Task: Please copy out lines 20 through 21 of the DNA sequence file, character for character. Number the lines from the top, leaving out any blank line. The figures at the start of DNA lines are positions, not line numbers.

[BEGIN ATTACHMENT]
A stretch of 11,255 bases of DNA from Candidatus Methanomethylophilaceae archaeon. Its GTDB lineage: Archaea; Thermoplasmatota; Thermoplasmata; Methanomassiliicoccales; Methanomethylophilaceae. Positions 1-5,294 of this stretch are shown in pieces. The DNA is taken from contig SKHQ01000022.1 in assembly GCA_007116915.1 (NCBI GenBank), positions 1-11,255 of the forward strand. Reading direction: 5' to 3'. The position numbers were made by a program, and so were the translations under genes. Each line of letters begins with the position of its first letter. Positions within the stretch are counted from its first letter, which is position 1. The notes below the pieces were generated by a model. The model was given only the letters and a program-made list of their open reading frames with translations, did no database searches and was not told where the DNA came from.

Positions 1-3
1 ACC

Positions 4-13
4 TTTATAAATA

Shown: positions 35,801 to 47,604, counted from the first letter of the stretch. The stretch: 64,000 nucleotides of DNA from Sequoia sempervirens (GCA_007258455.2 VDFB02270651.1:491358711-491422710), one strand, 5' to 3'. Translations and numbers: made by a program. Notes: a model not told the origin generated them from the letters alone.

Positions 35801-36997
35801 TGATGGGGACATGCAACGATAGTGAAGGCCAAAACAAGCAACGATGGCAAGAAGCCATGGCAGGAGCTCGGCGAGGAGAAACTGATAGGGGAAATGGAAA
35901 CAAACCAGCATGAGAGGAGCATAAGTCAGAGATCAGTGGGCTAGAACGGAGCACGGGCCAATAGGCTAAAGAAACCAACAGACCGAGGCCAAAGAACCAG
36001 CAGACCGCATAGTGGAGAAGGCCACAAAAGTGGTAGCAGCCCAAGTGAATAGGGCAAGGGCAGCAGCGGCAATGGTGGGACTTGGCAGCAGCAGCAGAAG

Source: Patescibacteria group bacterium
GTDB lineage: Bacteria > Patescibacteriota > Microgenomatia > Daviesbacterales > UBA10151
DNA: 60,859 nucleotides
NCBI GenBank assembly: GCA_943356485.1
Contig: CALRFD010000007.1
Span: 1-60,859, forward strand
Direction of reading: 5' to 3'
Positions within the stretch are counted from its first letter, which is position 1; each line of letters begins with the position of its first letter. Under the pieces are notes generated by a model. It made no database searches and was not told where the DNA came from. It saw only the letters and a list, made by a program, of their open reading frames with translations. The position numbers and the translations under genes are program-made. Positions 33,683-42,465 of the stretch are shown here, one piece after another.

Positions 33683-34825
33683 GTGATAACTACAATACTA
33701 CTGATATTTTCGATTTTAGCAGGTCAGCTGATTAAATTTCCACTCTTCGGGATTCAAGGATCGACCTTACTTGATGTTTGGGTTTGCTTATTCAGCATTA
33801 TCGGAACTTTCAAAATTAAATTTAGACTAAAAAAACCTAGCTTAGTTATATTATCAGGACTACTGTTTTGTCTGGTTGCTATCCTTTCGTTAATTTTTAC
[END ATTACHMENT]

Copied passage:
33683 GTGATAACTACAATACTA
33701 CTGATATTTTCGATTTTAGCAGGTCAGCTGATTAAATTTCCACTCTTCGGGATTCAAGGATCGACCTTACTTGATGTTTGGGTTTGCTTATTCAGCATTA